Take Me Along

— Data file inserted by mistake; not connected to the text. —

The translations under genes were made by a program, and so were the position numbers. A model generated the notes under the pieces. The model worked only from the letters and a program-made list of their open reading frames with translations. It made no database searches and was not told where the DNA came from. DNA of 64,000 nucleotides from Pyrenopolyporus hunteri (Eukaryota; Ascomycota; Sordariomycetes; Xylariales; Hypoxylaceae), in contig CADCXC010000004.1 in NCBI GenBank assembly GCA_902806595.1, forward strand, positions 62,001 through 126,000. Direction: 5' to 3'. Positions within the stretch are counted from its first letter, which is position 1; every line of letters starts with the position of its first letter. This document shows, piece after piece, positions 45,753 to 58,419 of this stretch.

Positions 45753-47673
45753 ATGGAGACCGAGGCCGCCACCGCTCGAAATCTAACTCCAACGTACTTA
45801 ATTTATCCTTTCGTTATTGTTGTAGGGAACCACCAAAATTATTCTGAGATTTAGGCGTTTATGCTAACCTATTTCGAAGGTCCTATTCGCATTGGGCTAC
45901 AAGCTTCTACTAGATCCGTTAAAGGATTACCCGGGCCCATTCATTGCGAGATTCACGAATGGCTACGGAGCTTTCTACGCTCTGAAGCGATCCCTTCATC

Take-Me-AlongOriginal Broadway Cast, 1959 (RCA) 4 Stars (4 / 5) Eugene O’Neill’s uncharacteristic comedy Ah, Wilderness! seemed a natural candidate for stage musical treatment — even though the MGM musical Summer Holiday, based on the same play, hadn’t been a big hit a decade earlier. Bob Merrill, who had skillfully turned O’Neill’s Anna Christie into the Gwen Verdon vehicle New Girl in Town, wrote the music and lyrics for Take Me Along, which David Merrick presented with a ticket-selling cast: Jackie Gleason (a huge TV star) as Uncle Sid; Walter Pidgeon (a Hollywood star in his Broadway musical debut) as Nat Miller; the well-known British actress Eileen Herlie as Lily; and former Hollywood soubrette Una Merkel as Essie Miller. Robert Morse, following up on his successes in The Matchmaker and Say, Darling, made a big splash in the juvenile role of Richard Miller. Take Me Along has all the elements of an old-fashioned show with a well-written score, and Lehman Engel’s musical direction is excellent throughout. Highlights include “I Would Die,” Morse’s duet with Susan Luckey as his beloved Muriel; “Staying Young,” Pidgeon’s hearty song about “today’s world” (1906); “I Get Embarrassed,” Gleason’s hilarious duet with Herlie, which is immediately followed by the latter’s loving, anticipatory “We’re Home”; and the vaudeville-inspired title song, with Gleason and Pidgeon stepping out in straw boaters and canes on their way to a Fourth of July picnic. One of the strongest numbers is the romantic ballad sung by young Richard, who can barely wait until “Nine O’Clock,” when his beloved will meet him. Listen to Morse here and you’ll get a very good idea of the innocence, charm, and heart that pervaded Broadway musicals of this era. — Jeffrey Dunn